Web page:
I refinanced a 12-acre estate in Sonoma County in CA years ago. The owner insisted it was 100% residential with no commercial interests – but, when I showed up, he had a huge sign over his barn advertising his drywall and plaster firm, he had work trucks and industrial supplies all over the lot, and he had a prominent winegrape harvesting company on site, harvesting his 8 acres of cabernet grapes.

    So, there was no way in hell that property would ever get residential financing – in its current state. He then removed the sign, moved all of his trucks, and told the grape harvester to take a hike – and he was then able to get residential financing – but ONLY because he cheated on taxes. 😊 If his tax returns had shown the income from the grapes, it would have revealed the commercial nature of his estate and likely prevented him from getting residential financing. Note: A few bucks of income from an acre or two of grapes probably would have been OK, but the income from 8 acres was substantial.

    I once did a purchase loan in a very high-end neighborhood for a property that looked OK but was selling for almost $1 million less than nearby similar properties – and the underwriter said… “Hey… wait a minute…something must be wrong with this property.” The buyer and seller tried to convince us that this was just because the property was “dated” and in need of a lot of cosmetic repairs, but we all suspected there was more going on. And sure enough – there were major foundation issues – that were only discovered by the underwriter after she did some serious digging (there were no references to them in the MLS listing).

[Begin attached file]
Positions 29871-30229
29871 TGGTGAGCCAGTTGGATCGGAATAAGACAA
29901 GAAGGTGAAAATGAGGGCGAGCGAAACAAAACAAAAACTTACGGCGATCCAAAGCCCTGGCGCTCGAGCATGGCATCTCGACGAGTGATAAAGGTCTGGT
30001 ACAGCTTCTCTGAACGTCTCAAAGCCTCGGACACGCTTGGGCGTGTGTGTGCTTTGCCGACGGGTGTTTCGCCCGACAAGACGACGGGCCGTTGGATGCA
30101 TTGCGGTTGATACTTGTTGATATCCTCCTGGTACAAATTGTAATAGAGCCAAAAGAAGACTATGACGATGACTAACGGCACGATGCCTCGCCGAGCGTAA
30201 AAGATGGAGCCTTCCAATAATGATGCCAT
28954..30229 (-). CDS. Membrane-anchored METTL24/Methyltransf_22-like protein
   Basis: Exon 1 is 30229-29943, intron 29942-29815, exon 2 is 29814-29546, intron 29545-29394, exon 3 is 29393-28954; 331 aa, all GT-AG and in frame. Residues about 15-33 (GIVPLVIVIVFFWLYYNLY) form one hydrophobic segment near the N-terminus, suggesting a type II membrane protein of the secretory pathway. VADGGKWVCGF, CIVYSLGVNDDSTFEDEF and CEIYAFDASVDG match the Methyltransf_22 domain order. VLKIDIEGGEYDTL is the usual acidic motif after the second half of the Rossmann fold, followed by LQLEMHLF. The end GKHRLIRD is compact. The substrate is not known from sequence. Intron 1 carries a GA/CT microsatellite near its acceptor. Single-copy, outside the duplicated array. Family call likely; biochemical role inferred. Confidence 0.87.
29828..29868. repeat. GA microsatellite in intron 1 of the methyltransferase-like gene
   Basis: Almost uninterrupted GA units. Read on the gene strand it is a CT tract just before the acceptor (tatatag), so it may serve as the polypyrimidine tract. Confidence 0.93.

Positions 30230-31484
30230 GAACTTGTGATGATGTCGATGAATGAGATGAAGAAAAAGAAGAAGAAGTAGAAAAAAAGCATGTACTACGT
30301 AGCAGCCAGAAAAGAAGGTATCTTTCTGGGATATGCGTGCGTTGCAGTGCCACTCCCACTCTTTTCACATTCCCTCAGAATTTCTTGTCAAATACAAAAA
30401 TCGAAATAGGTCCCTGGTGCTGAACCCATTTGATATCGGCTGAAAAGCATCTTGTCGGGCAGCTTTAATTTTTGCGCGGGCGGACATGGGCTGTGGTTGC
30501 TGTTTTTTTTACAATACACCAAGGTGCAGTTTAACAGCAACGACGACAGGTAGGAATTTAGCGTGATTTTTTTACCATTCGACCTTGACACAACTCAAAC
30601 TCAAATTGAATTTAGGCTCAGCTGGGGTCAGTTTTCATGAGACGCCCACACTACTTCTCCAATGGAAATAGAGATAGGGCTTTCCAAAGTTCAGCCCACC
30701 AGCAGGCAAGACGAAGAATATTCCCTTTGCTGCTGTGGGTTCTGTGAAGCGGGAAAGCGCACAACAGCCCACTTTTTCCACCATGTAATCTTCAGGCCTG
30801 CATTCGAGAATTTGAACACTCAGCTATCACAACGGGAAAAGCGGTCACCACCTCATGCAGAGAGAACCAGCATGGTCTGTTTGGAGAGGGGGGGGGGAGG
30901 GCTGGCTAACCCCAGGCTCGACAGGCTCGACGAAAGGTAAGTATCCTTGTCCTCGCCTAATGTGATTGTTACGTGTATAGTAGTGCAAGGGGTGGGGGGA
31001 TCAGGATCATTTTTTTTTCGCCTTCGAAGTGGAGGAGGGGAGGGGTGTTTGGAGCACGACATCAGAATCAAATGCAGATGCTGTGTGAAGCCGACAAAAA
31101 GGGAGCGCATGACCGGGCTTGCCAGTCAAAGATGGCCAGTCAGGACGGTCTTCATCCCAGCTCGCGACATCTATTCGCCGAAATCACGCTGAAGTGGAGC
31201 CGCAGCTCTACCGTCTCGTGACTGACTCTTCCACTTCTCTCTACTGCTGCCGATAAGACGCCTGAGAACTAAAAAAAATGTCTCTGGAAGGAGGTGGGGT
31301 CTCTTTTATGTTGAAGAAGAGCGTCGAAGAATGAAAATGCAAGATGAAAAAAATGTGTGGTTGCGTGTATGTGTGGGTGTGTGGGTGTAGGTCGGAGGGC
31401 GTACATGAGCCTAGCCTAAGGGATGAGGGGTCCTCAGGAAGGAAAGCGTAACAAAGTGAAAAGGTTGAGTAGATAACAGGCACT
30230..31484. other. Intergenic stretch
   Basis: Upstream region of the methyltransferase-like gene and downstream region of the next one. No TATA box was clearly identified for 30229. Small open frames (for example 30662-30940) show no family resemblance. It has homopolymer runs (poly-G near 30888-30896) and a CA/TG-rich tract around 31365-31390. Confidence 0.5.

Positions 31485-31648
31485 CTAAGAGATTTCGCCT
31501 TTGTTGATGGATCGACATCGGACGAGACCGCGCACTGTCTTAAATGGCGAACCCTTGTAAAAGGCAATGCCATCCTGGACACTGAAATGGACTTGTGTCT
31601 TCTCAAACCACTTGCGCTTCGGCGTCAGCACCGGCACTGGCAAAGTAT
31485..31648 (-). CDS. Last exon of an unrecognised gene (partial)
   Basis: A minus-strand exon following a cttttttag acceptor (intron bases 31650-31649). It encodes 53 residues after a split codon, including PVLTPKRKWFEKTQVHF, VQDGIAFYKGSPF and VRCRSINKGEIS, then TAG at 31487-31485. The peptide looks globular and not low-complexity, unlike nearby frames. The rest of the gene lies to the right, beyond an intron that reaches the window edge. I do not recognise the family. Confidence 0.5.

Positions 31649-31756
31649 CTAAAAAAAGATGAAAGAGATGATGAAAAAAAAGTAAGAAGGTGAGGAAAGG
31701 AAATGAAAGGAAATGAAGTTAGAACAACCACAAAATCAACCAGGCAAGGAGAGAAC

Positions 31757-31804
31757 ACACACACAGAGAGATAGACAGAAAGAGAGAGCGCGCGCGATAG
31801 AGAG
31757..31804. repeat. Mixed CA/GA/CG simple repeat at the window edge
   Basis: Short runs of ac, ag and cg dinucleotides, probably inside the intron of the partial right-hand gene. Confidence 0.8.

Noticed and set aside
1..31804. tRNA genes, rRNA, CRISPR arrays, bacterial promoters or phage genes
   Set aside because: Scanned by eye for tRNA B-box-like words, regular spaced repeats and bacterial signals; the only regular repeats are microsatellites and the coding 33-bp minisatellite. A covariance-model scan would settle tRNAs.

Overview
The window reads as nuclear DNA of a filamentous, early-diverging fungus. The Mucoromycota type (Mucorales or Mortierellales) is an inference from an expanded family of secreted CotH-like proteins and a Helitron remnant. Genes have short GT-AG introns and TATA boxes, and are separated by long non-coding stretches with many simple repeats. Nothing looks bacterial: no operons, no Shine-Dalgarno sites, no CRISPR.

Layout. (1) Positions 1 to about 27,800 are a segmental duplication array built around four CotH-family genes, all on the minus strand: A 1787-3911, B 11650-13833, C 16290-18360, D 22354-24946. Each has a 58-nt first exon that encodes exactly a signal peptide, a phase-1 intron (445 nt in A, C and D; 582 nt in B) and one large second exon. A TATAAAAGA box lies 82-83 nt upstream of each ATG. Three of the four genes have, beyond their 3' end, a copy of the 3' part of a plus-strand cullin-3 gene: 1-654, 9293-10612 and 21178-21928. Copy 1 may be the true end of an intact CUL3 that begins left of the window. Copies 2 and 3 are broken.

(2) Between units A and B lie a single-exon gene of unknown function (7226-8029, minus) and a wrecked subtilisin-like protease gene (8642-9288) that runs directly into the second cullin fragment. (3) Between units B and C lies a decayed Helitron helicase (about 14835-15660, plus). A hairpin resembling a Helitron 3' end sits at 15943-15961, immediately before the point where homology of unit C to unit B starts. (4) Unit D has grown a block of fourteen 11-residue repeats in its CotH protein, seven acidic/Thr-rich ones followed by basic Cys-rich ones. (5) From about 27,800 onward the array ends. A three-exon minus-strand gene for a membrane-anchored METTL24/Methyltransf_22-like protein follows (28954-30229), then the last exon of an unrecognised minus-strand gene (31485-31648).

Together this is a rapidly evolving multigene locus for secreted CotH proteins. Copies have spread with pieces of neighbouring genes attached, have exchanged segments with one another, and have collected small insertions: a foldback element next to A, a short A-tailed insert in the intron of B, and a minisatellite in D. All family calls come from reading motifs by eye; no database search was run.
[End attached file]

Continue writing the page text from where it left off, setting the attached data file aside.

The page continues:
I tell both of these stories because we get questions about similar properties all the time from agents and borrowers alike.

    Will It Finance?


    Barns on properties are totally kosher as long as they are in decent condition (dilapidated barns can be “health and safety issues”) and are there to house commercial interests. Barn owners should not, however, expect a lot of value to be attributed to them on appraisal reports – even if the barns are high-end and good quality. This is because it is difficult to support such valuations and lenders also don’t want to be in the business of effectively financing barns.


    Hobby farms that do not generate income are kosher too when it comes to residential financing. The key is to make sure there is no evidence of commercial activities when the appraisers visit.

    Tax Returns:

    If “hobby farm” owners show income from activities on their hobby farms on their tax returns, that can often kill transactions – as such income is usually a clear indicator of commercial activities. There are exceptions if the income is minimal and/or if the owner can convince underwriters that the income-producing activities have permanently ceased.

    Land To Value Ratios: